Search Results

You are looking at 1 - 10 of 154 items for :

  • All: "subject" x
  • International Law x
  • International Organizations x
  • Human Rights x
Clear All

Edited by M. Kuijer and M.K. Bulterman

The symposium Compliance with Judgments of International Courts was held in Leiden on 7 October 1994, on the occasion of the presentation of a Liber Amicorum to Professor Henry G. Schermers. The subject, Compliance with Judgments of International Courts, was discussed by eminent speakers of the International Court of Justice, the European Court of Human Rights and the Court of Justice of the European Communities. The topic is one of great practical importance and an almost undeveloped area of jurisprudence. While most national legal orders employ centralized mechanisms for the enforcement of judgments, such mechanisms are generally lacking at the international level. This raises particular problems which were highlighted during the symposium. The contributions of individual speakers as well as the discussions during the conference are incorporated in this book. The different contexts in which the three international courts are faced with the problem of compliance, and the different experiences of the courts in regard to compliance with their judgments, provide an opportunity to compare and to learn. Discussion on a subject of such practical importance constitutes a small but valuable contribution to the development of general international law.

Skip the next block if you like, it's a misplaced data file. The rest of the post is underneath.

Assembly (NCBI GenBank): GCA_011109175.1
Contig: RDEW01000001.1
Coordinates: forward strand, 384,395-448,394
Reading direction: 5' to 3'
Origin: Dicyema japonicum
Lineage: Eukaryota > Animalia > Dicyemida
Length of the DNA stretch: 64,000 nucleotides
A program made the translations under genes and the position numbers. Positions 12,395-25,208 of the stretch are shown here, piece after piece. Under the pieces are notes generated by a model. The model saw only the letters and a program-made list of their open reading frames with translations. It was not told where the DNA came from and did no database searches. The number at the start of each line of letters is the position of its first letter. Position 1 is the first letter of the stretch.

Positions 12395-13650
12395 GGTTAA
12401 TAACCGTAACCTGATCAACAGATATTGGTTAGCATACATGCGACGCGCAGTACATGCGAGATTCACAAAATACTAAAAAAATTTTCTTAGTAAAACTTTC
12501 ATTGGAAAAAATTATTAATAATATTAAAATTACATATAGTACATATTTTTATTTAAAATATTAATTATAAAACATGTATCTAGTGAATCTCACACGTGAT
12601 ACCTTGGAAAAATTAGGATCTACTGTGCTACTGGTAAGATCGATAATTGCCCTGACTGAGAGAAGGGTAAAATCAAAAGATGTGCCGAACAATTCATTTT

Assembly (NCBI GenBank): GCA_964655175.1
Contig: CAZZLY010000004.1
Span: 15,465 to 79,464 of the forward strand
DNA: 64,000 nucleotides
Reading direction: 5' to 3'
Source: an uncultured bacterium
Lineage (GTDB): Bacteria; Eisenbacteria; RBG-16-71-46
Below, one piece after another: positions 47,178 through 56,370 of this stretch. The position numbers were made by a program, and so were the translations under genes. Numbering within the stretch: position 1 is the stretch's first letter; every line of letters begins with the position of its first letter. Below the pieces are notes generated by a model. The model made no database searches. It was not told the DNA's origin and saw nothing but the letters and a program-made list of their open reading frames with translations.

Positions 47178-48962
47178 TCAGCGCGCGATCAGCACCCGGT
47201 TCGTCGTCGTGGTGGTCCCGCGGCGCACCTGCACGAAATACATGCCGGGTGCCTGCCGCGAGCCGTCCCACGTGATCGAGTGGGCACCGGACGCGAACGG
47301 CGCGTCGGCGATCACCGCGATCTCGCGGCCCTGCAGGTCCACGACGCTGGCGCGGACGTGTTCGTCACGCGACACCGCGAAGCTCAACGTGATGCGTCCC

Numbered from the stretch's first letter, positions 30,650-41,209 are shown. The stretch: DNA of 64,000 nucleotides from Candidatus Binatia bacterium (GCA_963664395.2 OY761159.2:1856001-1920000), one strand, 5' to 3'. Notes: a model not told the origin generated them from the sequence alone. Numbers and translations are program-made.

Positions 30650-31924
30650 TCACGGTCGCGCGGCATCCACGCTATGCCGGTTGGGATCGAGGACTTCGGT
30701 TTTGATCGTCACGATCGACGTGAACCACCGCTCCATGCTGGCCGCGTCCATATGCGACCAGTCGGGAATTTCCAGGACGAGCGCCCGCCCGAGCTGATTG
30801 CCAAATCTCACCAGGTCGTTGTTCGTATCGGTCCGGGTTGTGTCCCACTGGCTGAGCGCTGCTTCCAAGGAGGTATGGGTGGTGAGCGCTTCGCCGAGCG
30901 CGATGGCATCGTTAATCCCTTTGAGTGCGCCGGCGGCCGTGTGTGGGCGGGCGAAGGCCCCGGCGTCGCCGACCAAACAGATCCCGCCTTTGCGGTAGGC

Series:

Howard Charles Yourow

The Margin of Appreciation Doctrine in the Dynamics of European Human Rights Jurisprudence is the first full-length monograph to treat this subject, which is of central importance to the interpretation and application of the European Convention on Human Rights. It will enrich the understanding and appreciation of judges, advocates, civil servants, scholars, researchers, students, and indeed of anyone whose life and work is affected by national and international human rights adjudication.
This thorough and learned analysis synthesizes the work of the Strasbourg judicial organs, proceeding in the light of the ongoing debates on the appropriate place of the margin doctrine in the Strasbourg jurisprudence. The author's rich conclusions add texture and perspective to the future judicial and scholarly dialogues which will no doubt continue to surround this subject matter.